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David Heyes

Bottesini: Allegretto Capriccio for double bass & piano (ed. David Heyes)

Bottesini: Allegretto Capriccio for double bass & piano (ed. David Heyes)

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About the Composition

Allegretto Capriccio is one of Bottesini’s most stylish and elegant pieces for double bass and is believed to be his final solo work for the instrument. Chris West, the noted Bottesini scholar, commented that “the only mention of this piece I found are from the Gazzetta Musicale di Milano review of the concert in Parma in February 1889, and the mention that he orchestrated it in a letter of May 1889.”

Allegretto Capriccio uses the entire register of the solo double bass and demonstrates Bottesini’s complete mastery of the instrument. There are technical challenges throughout the solo register with the ability to demonstrate the lyrical and singing qualities of the double bass. The accompaniment is simple and understated, but also provides gentle rhythmic momentum and a wonderfully colourful support.

This edition is based on a manuscript in G minor, using a minor-3rd scordatura which Bottesini often employed, and includes accompaniments for both solo and orchestral tunings. The double bass line in the piano accompaniment is how Bottesini wrote it in the manuscript.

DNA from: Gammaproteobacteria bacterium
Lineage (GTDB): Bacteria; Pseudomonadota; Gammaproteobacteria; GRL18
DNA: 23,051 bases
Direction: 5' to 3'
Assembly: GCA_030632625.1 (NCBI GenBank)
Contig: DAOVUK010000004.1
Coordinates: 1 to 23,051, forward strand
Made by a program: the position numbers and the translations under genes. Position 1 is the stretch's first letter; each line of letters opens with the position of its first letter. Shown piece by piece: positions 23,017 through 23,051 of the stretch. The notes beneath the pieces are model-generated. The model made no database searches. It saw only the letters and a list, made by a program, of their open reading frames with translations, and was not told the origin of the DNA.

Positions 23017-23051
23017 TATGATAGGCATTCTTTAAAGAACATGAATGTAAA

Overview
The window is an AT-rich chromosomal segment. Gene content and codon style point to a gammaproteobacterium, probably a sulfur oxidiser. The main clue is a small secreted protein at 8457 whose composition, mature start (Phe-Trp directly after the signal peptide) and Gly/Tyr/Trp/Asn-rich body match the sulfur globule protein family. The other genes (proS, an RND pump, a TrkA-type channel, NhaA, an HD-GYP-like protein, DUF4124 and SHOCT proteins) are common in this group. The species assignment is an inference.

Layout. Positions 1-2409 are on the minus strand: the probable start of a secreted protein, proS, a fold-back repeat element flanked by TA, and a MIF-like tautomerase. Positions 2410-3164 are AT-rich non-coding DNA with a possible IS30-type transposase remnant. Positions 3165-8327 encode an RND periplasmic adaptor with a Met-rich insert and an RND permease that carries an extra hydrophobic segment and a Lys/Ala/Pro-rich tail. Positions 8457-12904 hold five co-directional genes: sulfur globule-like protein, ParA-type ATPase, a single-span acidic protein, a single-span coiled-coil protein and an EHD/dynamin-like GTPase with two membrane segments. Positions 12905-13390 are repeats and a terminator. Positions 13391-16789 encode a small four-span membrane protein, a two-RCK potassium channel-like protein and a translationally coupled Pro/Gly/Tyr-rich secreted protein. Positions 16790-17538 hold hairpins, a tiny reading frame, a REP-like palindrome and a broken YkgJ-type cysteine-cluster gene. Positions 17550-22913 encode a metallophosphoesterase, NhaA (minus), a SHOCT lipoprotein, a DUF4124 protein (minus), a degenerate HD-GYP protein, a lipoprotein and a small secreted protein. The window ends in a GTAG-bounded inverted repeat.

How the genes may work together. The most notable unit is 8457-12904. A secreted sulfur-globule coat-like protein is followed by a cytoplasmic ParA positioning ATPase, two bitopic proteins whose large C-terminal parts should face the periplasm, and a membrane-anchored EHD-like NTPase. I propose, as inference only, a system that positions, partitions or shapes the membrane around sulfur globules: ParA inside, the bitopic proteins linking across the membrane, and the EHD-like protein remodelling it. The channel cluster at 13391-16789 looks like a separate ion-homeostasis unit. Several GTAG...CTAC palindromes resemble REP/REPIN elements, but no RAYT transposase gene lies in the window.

A version for double bass and string orchestra (or string quintet) is also available.

About the Composer

Giovanni Bottesini was called the 'Paganini of the Double Bass' and was the finest double bass soloist of the 19th-century. He was born in Crema (Lombardy) on 24 December 1821 and studied at the double bass at the Milan Conservatoire with Luigi Rossi, alongside harmony and composition with Nicola Vaccai (1790-1848) and Francesco Basili (1767-1850).

His remarkable career as a soloist began in 1839 and lasted fifty years, taking him to every corner of the world. From Italy, his travels took him to Cuba (1846), USA (1847), England (annually from 1849), Egypt, Ireland, France, Germany, Russia, Mexico, Spain, Belgium, Monte Carlo and many other countries throughout a long and distinguished career.

Bottesini was also famous as a composer writing at least 13 operas (Cristoforo Colombo, 1847 / Il diavolo della notte, 1856 / Ali Baba, 1871 / Ero e Leandro, 1879), a Messa da Requiem (1880) and an oratorio, The Garden of Olivet (1887 - first performed at the Norwich Festival), works for orchestra, 11 string quartets, string quintets, songs and many virtuoso works for double bass. As a conductor he is remembered primarily for directing the first performance of Verdi's Aida in Cairo in

1871, but was also a respected composer of Italian opera, including seasons in Mexico, Paris, Palermo, Barcelona, London, Buenos Aires and Parma.

Giovanni Bottesini died in Parma on 7 July 1889.

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